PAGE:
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A Study on the Art of a Well-Designed Weblog

Lars Holst offers a Well-Designed Weblogs Introduction as: A subjective and non-scientific selection of usable and readable weblogs that are defined as having an aesthetically pleasing design that has been accomplished through the use of stylesheets rather than layout tables, font tags, and inline images. Well, for a subjective and non-scientific approach, I have to […]

Bursty Blogging – Studying email, letter writing, and blogging

I teach nature photography, and one of my favorite subjects is teaching patterns in nature. When Mandelbrot came up with fractal theory which introducted the ability to actually measure clouds, mountains, and rugged coast lines, it was very exciting for me. Now I had a name for these patterns. Well, the math and sciences have […]

Research on the WordPress, Web Development, and Web Design Job Market

In 2012 and 2013, I did extensive research for the grant program to develop and rewrite the Web Developer degree program at Clark College. This research included an analysis of current and future job opportunities for students graduating with that degree with a solid understanding of WordPress. Now that the program has completed its first […]

What Does WordPress, iThemes, Goodwill, Home Depot, and Target Have in Common? Your Identity and Security.

We received a new credit card in the mail today to replace our old one AGAIN. An “unsuccessful attempt” to access our secure security data happened and this is a precaution the bank is taking to protect us. I have no other information so I’m left wondering. Yesterday I received an email supposedly from Home […]

The Web is All About The Writing

Reading “7 Things You Need to Know about SEO in 2014” from Compete Pulse, I was fascinating to read that “size matters:” Most blog posts range between 400 and 600 words, but the ideal length for highest ranking is actually around 1,500. Many still believe that a successful website is one that offers the information […]

Find, Search, Replace, and Delete in the WordPress Database

The following was originally published on WordCast and authored by Lorelle VanFossen. It is reprinted here as a reference guide. You’ve moved your WordPress installation from one server to another. You’ve changed domain names. You’ve moved images around on your server and now they don’t load. You’ve changed your WordPress installation and now images show […]

It’s About Access

If you have a few minutes today, watch this. Oh, watch it anyway. And share it. It won a Webby, the equivalent of the Oscar for the web world. And I have to admit that at the end, I cried. Seriously. Like those in the satirical episode, I don’t live in the wildest woolliest of […]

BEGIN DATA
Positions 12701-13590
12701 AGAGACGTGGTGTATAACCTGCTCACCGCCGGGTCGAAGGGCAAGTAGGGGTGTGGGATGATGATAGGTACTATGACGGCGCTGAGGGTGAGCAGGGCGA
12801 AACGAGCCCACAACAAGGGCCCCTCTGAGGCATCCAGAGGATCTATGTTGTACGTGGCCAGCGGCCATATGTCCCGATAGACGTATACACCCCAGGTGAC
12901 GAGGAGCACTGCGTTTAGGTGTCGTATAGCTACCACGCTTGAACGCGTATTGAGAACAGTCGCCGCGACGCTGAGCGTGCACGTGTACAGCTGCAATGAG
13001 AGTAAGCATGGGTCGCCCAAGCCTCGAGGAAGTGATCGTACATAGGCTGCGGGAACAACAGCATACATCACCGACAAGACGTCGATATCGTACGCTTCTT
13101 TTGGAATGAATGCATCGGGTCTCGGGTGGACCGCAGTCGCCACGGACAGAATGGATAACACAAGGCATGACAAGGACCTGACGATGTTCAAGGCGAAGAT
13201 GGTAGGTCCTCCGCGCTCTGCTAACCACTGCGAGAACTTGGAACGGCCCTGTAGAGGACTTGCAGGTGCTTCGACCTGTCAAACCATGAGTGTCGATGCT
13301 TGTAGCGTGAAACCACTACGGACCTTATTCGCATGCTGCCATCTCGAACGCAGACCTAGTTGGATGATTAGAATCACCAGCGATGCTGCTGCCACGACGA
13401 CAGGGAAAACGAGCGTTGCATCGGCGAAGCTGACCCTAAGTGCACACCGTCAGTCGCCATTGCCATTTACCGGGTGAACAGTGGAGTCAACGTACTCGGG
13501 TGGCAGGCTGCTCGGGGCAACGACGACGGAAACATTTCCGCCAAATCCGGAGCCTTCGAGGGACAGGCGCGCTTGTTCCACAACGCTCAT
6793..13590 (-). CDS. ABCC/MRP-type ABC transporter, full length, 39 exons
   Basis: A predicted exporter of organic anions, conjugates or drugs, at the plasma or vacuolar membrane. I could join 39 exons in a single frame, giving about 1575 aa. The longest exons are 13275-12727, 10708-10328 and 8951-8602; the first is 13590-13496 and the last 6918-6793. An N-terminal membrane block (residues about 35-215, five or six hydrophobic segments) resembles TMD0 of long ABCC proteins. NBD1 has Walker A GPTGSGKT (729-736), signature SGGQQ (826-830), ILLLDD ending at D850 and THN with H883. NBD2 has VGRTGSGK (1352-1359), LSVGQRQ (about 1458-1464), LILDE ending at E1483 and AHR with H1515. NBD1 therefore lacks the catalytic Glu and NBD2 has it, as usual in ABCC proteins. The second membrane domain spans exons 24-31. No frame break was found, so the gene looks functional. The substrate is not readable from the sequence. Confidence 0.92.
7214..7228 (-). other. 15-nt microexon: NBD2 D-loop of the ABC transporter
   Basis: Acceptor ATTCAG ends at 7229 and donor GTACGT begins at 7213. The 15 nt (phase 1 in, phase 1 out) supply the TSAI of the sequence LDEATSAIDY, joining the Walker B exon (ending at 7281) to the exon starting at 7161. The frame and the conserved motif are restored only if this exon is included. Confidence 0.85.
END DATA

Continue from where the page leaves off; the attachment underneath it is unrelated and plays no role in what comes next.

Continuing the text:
WordPress For Writers

I will be speaking this year at several workshops and conferences on the subject of “WordPress for Writers.” The workshop covers the basic elements of WordPress content structure and organization, then adds the complexities of a site for writers and authors. This is one of a series of articles on WordPress for Writers and Authors. […]

Blog Exercises: Learning From a Mentor Makes You Better

“What One of the World’s Great Novelists Learned About Writing from David Ogilvy” on Copyblogger tells the story of how famous author Salman Rushdie learned copywriting and writing in general from another great copywriter, David Ogilvy. Imagine it’s your job to convey the taste of a chocolate bar in just one word. And by the […]

Blog Exercises: The Welcome Page

One of the many things I’d like to see gone on the web is the Welcome front page. Think about it this way. You invite friends over for a party. You greet everyone at the door with a full self-introduction, welcoming them to your place, instructing them on how to visit your home, telling them […]

Blog Exercises: Debate Ethics

A premie baby is causing debates and controversy about medical research projects. A debate on plant ethics questions over the humane treatment of plants opposes yet is related to the debate on ethical treatment of animals as food sources. Advanced research on stem cells and human cloning is debatable on all sides, especially when news […]

Blog Exercises: Patterns in the Stats

As we proceed through this year of blogging tips and exercises, we’ll talk more about statistics and web analytics to help you check in with yourself that you are on the right track. Today’s blog exercise is to familiarize yourself with tracking your site’s stats, learning the key numbers and data to watch. I introduced […]

Blog Exercises: Statistics and Web Analytics

If you have been following these Blog Exercises for the past six months, your site should be rocking. I asked you early on to define what you do clearly as it helped to clarify your site purpose and goals and your reason for blogging. You were to define your specific audience, part of identifying like […]

Blog Exercises: Blog Work Flows

In “A Sample Blogging Workflow” by my friend, Chris Brogan, he talks about the process of blogging with consistency and determination in mind. Your company has decided to launch a blog, and you’re the lucky blogger. Maybe you’ve even asked for this pleasure, suggested it to the boss yourself. Only now, you have to deliver, […]

Blog Exercises: Dissecting Post Categories

In a recent article, Noah Weiss shared his struggle to figure out categories and tags on his personal site. I know many of you following these Blog Exercises have also struggled to figure out your categories, so I thought Noah’s site would be a perfect example, He has gratefully given me permission to rip his […]

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